The emergence of the coronavirus, also known as COVID-19, has ground all human activities the world over. Sport, which is one of the activities that bring together a large number of people in one venue, seems to be the worst hit as major championships have been cancelled or postponed due to the pandemic.
In Nigeria, COVID-19 has seen to the suspension of all the sports activities lined up for the year, including major golf competitions. With nothing else to do except working to keep fit while observing the stay at home order by the government, players and officials, who now have ‘more unneeded time’ on their hands, say the situation is not funny.
Although the lockdown nationwide lockdown has given the golfers the time to be with their families, some say they would rather be at the various courses plying their trade than stay at home doing nothing else. Some also say the pandemic has given the golfers the opportunity for reflection and self-assessment, which would come handy when all is over.
A former Professional Golfers Association (PGA) of Nigeria Director, Tony Uduimoh, is one of those who believe COVID-19 has come with many lessons for professional golfers in Nigeria.
“The Coronavirus is not the decease anybody envisaged would take this dimension at all; it has crippled the entire world in all human endeavours – businesses in sports, entertainment is shut down; even health and education are finding it difficult to cope – schools are been closed down.
“What this means for the professional golfers in Nigeria is that they will now have to cut their coat according to their cloth and not the size; this because they feed from the game and for now there will be no games at all; what then happens? They will now begin to learn a new way of life – I’m talking about survival,” he said.
Uduimoh, a legend of the PGA Nigeria lamented that the financial weakness of the Nigerian professionals has been the major bane of their commensurate progress over time – a development he said has slowed down the development of the game in Nigeria.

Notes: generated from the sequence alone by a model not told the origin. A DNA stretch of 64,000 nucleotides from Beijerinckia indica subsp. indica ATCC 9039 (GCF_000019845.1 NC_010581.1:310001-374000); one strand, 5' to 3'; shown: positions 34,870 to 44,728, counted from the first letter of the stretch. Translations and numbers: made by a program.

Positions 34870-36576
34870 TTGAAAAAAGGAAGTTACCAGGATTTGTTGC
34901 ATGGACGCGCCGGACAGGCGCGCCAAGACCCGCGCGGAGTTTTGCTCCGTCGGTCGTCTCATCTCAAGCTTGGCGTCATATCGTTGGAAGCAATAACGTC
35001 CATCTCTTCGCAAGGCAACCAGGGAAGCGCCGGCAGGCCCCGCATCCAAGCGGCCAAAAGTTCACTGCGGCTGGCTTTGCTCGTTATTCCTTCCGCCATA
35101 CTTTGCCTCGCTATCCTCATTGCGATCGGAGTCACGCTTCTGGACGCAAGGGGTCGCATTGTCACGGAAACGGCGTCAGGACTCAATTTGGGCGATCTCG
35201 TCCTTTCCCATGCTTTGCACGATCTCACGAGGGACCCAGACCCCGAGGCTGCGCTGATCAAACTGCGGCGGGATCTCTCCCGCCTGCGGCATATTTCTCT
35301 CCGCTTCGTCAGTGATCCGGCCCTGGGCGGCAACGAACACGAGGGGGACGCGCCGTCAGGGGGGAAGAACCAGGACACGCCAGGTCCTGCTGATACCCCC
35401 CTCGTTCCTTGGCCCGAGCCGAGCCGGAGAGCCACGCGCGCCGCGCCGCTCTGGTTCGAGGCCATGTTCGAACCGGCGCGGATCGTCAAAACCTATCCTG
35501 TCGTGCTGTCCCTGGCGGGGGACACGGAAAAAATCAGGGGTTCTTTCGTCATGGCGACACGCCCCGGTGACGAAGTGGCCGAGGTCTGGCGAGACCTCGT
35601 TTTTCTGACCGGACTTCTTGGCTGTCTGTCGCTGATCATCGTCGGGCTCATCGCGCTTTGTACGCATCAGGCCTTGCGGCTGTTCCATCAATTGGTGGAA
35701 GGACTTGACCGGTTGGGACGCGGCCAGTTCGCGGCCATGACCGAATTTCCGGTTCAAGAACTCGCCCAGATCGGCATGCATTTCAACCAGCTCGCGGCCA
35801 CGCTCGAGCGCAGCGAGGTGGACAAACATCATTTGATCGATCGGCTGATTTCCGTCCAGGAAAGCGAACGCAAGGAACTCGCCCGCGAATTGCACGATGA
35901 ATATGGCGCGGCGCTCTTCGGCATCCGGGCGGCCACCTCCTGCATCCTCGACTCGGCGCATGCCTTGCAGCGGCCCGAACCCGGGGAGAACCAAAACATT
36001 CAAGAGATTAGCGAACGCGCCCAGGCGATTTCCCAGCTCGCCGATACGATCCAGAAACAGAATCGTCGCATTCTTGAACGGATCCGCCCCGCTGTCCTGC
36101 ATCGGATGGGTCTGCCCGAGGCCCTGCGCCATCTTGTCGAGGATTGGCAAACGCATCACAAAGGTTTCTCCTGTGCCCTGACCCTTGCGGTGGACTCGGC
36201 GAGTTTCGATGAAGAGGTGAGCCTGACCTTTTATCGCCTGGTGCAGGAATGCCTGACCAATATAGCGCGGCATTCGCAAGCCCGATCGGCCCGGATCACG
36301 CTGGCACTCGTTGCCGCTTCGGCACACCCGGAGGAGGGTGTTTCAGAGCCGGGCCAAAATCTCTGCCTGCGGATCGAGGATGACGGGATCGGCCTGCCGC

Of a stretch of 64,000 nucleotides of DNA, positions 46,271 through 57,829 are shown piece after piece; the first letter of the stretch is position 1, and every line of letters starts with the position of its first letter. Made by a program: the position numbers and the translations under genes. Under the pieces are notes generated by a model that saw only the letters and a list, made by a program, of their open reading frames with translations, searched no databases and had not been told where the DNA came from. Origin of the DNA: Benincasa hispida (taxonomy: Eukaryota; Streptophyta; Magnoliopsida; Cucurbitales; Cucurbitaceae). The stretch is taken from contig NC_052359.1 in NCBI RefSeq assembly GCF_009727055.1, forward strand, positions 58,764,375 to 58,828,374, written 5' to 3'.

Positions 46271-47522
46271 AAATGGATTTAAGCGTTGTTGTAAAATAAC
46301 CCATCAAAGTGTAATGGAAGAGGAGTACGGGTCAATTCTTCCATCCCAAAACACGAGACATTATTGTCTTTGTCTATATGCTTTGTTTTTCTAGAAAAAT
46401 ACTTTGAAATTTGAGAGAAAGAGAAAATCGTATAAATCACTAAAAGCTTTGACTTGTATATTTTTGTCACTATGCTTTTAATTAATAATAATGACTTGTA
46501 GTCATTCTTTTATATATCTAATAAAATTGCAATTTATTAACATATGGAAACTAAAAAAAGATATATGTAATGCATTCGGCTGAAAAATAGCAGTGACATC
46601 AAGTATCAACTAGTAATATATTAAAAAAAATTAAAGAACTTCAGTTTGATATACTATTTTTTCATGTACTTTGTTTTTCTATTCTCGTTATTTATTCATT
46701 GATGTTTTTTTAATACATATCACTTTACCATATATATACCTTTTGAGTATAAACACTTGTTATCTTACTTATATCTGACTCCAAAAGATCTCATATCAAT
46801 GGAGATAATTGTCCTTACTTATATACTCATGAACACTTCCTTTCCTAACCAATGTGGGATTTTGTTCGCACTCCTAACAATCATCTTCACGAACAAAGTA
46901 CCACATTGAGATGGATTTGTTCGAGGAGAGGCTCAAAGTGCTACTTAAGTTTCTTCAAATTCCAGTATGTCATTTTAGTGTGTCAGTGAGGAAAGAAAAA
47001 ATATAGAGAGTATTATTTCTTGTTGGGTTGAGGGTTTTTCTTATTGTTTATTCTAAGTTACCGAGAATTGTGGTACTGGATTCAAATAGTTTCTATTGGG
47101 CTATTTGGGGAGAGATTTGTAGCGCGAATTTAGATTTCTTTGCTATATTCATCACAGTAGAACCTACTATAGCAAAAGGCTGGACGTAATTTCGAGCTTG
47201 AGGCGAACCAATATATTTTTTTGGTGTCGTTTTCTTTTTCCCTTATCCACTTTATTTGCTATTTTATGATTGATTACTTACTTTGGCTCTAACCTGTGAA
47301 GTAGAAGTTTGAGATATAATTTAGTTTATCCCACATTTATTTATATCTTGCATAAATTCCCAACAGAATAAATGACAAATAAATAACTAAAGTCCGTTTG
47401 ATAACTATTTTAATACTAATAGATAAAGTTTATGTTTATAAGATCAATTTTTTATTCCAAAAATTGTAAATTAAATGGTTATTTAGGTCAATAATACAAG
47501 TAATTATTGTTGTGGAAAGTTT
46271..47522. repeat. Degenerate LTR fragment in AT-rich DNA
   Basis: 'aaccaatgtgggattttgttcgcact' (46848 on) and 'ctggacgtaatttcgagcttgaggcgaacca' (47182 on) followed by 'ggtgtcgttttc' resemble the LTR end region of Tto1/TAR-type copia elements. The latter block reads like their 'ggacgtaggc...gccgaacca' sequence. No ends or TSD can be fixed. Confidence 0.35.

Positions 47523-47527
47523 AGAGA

Another legendary Nigerian golfer, Peter Akakasiaka, suggests a concerted effort by all stakeholders to ensure Nigerian professionals get a living wage from the game as the players also must be strong.
“I feel for Nigerian professionals at a time like this that the world is down with a plague that knows no status; as a professional in sport, it means you feed from what you are doing – the works of your hand, your career. But from the look of things now, it will be extremely be difficult for them to cope because they don’t play enough tournaments; which means they cannot earn much to take care of their needs.
“A situation where the professionals barely play up to six tournaments in a year calls for worry. Right now all the PGA Nigeria events for this year may never take place again as the Coronavirus is spreading on daily basis like wild fire and there is no known cure for it yet.
“I think the stakeholders will have to use this opportunity to review the tournaments that are been organised in Nigeria; these players have to take care of themselves and their families – but how is that going to work when they will be idle at home for so long a time.
“But I will also keep encouraging all the PGA of Nigeria players to be strong, focused and committed to their game; it is not a hopeless situation; we all need to stay safe and be alive to continue in the game,” Akakasiaka said. Nigeria’s highest ranked player, Oche Odoh, who recently won a tournament in Uganda, is arguably the most travelled professional golfer in the country.
The player, who shuttles between Nigeria and South Africa, has a line-up of tournaments in the Sunshine Tour series. But the situation has changed. Odoh, who confessed the situation has not been pleasant with him in Abuja, the Federal Capital Territory (FCT), where he is based with the family, agrees, “This is a very trying time for me.
“All the programmes have been distorted, but one will have to brace up for the challenges of the times.” Odoh, who has 41 trophies in his trophy chest, which is the highest ever by any of the country’s professionals, believes COVID-19 is an opportunity for Nigerian professionals to put themselves together and move forward.
“It is really a difficult time I must say; all the clubs are shutdown, nowhere to train, what is more – we just have to come together and to help each other; this is the time to show love amongst ourselves to move on, because we have to stay safe to be alive to continue playing golf,” Odoh said.